Russia Has Opened Up a New Front. What Comes Next?

Russia Has Opened Up a New Front. What Comes Next?
Tyler Hicks/The New York Times

Last week, the Russian military opened a new front in its invasion of Ukraine.

Launching an offensive into the Kharkiv region, Russian forces quickly advanced several kilometers, managing to reoccupy several villages that were liberated during Ukraine’s successful offensive in September 2022. They have not yet reached the main line of defenses east of the city, which are held by brigades better equipped and more experienced than those closer to the border. But the situation is serious.

By threatening Ukraine’s second most populous city, Russia hopes to pin Ukrainian resources in the region, exposing the front elsewhere. Ukraine’s immediate priority is to stabilize the front line and prevent a major Russian breakthrough, which it may be able to do. But it is dealing with a series of challenges that have accumulated since last year and will not be quick to resolve. Despite the recent passing of the aid bill in Congress, which freed up billions in assistance for Kyiv, things are likely to get worse before they get better.

Russia’s aim is not to take Kharkiv, but to menace it by advancing toward the city and threatening it with artillery. While Russia lacks the forces to assault the city itself, the operation is designed to create a dilemma. Ukrainian forces are already stretched relatively thin; by drawing Ukraine’s reserves and better units to the defense of Kharkiv, the Russian attack weakens other parts of the front line. Russia remains focused on occupying the remainder of the Donetsk region in the east, looking to seize key transit hubs and population centers.

In recent days, some Ukrainian units have already been redeployed from Donetsk to Kharkiv, and it appears that Ukraine is deploying individual battalions to reinforce other parts of the front. This risks leaving Ukrainian forces in Donetsk even more vulnerable if Russia commits its reserves in that direction. Russian forces are also applying pressure near Kupiansk, to Kharkiv’s east, and in the southern region of Zaporizhzhia. Incursions along the border in the Sumy and Chernihiv regions may be to come.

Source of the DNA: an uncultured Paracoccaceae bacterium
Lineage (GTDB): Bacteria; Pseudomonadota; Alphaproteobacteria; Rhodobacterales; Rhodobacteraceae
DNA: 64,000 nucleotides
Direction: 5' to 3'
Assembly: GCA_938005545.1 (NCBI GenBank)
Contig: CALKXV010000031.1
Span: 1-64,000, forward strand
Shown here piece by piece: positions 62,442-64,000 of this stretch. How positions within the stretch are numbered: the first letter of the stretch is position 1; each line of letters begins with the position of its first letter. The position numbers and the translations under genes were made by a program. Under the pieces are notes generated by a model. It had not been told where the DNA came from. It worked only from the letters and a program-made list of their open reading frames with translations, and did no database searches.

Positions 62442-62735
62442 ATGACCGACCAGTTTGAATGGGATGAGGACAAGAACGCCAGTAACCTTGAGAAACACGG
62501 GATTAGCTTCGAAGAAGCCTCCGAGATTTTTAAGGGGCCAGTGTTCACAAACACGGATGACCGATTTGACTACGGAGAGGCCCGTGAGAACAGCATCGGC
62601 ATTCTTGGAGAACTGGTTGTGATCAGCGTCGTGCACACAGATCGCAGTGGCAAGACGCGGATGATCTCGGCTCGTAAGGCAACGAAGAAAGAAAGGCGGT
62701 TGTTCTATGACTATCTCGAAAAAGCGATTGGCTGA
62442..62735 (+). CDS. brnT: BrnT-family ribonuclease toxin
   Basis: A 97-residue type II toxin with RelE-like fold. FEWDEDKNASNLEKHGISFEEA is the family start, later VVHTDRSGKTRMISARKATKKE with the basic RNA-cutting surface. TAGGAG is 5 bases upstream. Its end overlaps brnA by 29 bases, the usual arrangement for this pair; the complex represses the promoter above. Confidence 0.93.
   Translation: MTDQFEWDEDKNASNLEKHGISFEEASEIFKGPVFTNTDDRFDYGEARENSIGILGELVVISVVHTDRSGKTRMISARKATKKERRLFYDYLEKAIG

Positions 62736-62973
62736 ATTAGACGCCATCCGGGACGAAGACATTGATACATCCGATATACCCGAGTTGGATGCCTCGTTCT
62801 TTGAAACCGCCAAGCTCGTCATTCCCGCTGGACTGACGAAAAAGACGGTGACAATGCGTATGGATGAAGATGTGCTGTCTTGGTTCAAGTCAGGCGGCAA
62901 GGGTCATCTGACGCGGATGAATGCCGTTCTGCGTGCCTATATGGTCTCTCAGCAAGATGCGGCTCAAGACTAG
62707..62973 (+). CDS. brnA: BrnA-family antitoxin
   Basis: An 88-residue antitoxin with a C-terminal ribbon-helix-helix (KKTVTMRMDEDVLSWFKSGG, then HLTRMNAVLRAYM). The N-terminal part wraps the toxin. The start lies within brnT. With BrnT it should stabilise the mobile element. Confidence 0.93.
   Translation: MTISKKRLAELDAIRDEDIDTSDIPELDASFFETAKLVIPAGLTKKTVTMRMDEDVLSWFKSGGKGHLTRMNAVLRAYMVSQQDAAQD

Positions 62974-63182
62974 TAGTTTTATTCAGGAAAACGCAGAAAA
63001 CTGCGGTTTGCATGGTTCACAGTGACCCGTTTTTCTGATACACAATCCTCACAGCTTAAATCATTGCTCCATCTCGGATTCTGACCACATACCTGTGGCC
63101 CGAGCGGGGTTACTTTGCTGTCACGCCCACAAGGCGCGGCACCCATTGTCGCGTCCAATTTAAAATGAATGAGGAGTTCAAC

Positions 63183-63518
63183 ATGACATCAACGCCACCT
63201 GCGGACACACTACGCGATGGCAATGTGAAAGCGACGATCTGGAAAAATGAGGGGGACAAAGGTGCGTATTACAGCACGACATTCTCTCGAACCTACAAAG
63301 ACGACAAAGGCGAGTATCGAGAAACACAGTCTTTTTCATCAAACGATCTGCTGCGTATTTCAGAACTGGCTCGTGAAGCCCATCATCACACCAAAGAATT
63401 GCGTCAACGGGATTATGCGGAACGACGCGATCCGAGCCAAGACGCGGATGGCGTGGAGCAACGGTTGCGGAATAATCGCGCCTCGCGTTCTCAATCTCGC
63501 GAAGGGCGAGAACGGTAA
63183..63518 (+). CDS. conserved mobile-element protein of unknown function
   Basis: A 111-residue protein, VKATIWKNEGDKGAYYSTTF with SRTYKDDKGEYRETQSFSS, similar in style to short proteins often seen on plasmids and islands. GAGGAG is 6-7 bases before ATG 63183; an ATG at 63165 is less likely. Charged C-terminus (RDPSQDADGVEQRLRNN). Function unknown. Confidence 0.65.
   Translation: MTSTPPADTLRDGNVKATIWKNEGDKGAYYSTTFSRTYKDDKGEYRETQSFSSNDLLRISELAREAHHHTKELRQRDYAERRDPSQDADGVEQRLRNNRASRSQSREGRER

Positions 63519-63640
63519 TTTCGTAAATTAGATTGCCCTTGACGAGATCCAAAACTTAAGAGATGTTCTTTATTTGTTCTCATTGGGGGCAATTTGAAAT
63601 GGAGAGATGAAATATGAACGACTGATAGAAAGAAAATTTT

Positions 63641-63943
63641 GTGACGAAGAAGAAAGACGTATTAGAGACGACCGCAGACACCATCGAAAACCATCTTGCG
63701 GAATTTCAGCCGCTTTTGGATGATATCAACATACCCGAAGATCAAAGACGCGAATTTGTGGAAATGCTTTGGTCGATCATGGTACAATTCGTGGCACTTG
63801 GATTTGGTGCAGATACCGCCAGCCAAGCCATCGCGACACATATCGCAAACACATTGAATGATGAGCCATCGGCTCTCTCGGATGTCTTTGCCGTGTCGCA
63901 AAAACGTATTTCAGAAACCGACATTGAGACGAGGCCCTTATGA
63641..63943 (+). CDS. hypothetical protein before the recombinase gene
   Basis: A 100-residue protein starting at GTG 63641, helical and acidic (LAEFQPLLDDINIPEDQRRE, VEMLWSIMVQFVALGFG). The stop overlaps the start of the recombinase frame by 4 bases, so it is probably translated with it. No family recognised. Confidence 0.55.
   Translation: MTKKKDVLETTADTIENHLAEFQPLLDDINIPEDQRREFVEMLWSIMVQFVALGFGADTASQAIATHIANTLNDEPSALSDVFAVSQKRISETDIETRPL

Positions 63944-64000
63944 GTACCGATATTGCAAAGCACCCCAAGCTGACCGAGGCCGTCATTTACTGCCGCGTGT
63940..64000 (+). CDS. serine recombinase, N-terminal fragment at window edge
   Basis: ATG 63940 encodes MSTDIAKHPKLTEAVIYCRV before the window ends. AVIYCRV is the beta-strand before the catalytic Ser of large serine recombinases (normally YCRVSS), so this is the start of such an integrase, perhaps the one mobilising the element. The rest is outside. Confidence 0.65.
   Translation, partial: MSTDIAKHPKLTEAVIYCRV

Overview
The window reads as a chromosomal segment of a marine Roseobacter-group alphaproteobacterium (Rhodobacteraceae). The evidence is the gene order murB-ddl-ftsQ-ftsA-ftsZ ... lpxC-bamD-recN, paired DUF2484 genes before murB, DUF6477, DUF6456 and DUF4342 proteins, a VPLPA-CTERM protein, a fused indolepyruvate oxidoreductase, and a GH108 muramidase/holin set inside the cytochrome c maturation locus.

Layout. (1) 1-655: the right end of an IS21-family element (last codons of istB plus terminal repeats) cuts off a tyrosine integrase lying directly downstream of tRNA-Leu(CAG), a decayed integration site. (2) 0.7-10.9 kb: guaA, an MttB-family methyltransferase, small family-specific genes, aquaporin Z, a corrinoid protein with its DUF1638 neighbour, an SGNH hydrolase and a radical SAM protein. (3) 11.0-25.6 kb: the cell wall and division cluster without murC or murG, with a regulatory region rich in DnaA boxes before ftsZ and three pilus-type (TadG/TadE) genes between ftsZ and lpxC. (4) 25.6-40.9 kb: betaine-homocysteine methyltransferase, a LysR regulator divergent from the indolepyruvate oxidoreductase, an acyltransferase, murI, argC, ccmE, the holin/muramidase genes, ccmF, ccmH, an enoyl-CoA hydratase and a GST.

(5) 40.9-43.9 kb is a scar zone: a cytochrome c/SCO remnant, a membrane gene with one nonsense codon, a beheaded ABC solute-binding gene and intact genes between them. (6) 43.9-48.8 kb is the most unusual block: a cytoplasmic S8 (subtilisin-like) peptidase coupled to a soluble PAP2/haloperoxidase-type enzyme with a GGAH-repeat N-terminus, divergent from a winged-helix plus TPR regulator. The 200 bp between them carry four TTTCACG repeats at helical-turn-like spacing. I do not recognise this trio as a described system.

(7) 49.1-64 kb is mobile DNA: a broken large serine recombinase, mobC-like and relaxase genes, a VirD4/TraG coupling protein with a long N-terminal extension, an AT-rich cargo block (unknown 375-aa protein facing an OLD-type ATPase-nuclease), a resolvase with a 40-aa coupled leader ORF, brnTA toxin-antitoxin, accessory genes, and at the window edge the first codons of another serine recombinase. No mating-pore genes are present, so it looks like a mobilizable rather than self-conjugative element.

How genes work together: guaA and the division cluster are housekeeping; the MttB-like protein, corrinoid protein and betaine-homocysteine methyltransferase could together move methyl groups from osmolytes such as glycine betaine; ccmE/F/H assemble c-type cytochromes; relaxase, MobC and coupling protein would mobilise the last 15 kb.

The Russian offensive comes at a time of vulnerability for Ukraine. Since last fall, the country has faced three interrelated problems: lack of ammunition, manpower and fortifications. Ukraine has made progress improving its fortifications over the spring, and the aid package from the United States should alleviate its ammunition shortages. But Ukraine’s manpower has continued to deteriorate especially where it counts: in its infantry.

Ukraine’s counteroffensive last summer culminated primarily because of attrition among its infantry, and it has struggled to replace those losses ever since. In practice, this means there are often too few soldiers manning trenches and not enough infantry to develop a sustainable rotation, risking exhaustion over time. This also creates a pernicious effect of discouraging others to volunteer. Many Ukrainian brigades are understrength, and many soldiers are over the age of 40.